I know The Curse is supposed to be a comedy (and it’s a cringe-inducing one at that), But can we talk about how every episode turns up the Lynchian vibes to give us plenty of scary moments that will haunt us for a good long while? “Under The Big Tree” ends on one of those moments. For there is nothing scarier, I find, than Asher trying to be “funny.” And yes, that demands to be put in quotation marks because my god can Asher (Nathan Fielder) only ever approximate what it means to be actually funny. He’s sometimes like an AI simulation of an awkward regular guy, with all the glitches in human kinds of comedy as you’d expect.
But the fine line between humor and terror Asher’s sense of humor straddles (see also his delivery of “Ah, spank you!” or his attempt at impersonating an old man) is all over The Curse. Indeed, we haven’t had quite as discomfiting as intro as this week’s: You know you’ll be disoriented when you’re forced to witness Dougie (Benny Safdie) waking up…in his car…with the words “under the big tree” written on his hand. What does this mean? What kind of mystery does it open up?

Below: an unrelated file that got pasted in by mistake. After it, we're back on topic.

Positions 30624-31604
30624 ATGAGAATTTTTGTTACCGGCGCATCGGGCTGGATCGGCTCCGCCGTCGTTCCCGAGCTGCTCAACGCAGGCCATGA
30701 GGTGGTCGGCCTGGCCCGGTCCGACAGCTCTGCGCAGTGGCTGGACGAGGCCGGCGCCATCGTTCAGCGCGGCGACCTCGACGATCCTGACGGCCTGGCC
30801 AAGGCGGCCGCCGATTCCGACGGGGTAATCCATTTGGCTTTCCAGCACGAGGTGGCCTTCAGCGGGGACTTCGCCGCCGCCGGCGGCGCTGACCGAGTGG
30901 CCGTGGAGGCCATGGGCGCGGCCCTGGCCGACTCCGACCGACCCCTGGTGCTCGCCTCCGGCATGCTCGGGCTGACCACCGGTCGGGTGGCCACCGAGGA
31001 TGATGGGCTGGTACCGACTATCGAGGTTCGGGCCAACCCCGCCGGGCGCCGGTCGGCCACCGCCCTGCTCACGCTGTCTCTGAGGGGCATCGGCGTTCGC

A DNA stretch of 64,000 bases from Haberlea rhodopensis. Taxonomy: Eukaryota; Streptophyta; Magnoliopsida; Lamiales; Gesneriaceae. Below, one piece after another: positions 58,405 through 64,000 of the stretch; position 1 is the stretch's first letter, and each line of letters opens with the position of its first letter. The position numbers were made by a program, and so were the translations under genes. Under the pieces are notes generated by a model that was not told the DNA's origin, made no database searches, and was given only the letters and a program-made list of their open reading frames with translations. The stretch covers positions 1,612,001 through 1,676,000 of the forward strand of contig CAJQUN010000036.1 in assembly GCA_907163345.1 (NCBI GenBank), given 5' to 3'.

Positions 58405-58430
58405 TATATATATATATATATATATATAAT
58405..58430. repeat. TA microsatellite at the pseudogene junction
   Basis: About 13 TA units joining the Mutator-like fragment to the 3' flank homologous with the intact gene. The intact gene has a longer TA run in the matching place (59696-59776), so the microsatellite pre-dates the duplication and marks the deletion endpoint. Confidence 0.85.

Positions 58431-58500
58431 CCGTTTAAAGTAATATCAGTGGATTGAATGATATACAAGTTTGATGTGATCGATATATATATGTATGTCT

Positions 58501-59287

Perhaps in true Dougie, the mystery is both simple and absurd. Turns out he bullied a few underage kids into giving him their key cars to avoid them drunk driving and saw fit to bury their keys not under the biggest tree around (per his hand) but under the thinnest, skinniest one around. This all seems like an excuse to further show how committed Dougie is to being a walking Don’t Drink And Drive PSA…and also a reason for him to randomly excavate a piece of pottery he’ll squirrel away as a keepsake.
I’m burying the lede, though: Flipanthropy got picked up! For 10 episodes. And with a few exec notes (namely, less of the building community angle…more flipping houses into eco-friendly homes). But Asher and Whitney (Emma Stone) are now about to maybe become household names. Which is great news for their business venture. Less great for their community-building message, which, arguably, is already backfiring.
Take Vic, their first home buyer in Española. Sure, he improbably decided to live in one of Whitney’s mirrored, passive homes. But he also likes his stir fry and thus did away with his induction stove (hello gas!) and knows his packages are being stolen (hey constant surveillance!) and has put the neighborhood on high alert. He’s clearly not interested in either of Whitney’s plans for these homes (a gas stove makes the home no longer passive) or her bigger plans for a slew of newcomers who are, as she’d promised her neighbors, “in harmony with the community.” Indeed, much like his new home, he’s all too happy to be quite insular and insulated from his neighbors—all of whom Whitney has a ball saying hi to on her way to gently nudge him toward, well, not being an asshole about his packages and printing one of those “Package Thief!” flyers that are all too common in gentrifying areas.